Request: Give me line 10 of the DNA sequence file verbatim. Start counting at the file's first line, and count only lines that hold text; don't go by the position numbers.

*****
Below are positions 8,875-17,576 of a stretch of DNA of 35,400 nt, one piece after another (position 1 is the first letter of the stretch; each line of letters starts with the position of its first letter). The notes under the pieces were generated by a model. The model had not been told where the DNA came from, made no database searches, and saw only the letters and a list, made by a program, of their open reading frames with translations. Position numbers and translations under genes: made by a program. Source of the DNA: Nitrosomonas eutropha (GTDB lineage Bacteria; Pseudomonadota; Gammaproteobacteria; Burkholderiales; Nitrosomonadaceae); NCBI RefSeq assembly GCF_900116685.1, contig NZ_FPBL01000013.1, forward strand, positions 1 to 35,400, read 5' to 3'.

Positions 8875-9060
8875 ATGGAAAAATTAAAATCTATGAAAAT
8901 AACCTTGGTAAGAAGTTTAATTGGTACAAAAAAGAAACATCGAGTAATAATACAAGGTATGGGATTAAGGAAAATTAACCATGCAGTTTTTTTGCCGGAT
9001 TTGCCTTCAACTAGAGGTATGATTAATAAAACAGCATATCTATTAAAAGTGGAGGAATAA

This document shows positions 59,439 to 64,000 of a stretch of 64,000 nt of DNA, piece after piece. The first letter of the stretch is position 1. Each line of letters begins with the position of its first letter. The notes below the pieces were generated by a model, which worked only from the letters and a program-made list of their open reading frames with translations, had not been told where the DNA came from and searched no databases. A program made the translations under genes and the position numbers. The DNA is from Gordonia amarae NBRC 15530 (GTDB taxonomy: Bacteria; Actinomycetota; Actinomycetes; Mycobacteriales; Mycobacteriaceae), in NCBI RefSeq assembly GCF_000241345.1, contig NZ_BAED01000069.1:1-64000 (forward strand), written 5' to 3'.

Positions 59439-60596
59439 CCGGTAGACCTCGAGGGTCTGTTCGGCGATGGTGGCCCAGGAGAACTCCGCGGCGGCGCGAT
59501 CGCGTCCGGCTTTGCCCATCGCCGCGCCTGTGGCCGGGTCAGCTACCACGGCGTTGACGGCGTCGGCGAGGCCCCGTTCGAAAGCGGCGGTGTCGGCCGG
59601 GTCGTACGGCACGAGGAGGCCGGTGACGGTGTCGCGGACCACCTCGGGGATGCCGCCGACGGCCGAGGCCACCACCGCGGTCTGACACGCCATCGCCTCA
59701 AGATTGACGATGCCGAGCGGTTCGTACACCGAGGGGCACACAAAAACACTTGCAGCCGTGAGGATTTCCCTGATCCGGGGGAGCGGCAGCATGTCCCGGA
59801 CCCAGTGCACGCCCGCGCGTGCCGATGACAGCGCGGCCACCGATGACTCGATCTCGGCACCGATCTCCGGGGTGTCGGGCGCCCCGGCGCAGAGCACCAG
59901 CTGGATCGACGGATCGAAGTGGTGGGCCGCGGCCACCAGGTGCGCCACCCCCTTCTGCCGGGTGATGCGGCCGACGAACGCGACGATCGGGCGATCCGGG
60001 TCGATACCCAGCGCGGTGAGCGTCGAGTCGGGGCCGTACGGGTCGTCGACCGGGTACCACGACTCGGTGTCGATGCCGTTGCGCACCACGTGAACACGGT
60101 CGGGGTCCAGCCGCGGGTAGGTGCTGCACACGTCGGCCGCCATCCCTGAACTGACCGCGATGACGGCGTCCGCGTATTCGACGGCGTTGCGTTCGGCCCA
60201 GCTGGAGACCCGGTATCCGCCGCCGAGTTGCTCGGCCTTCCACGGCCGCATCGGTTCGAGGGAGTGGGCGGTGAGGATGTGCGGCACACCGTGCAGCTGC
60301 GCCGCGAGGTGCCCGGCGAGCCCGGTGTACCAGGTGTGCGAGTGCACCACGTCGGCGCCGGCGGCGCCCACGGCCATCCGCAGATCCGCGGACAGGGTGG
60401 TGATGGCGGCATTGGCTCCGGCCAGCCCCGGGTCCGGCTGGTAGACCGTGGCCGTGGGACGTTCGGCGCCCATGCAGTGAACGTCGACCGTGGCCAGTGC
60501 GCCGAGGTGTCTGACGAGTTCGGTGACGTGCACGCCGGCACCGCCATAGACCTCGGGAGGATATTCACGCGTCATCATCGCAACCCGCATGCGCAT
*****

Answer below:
59601 GTCGTACGGCACGAGGAGGCCGGTGACGGTGTCGCGGACCACCTCGGGGATGCCGCCGACGGCCGAGGCCACCACCGCGGTCTGACACGCCATCGCCTCA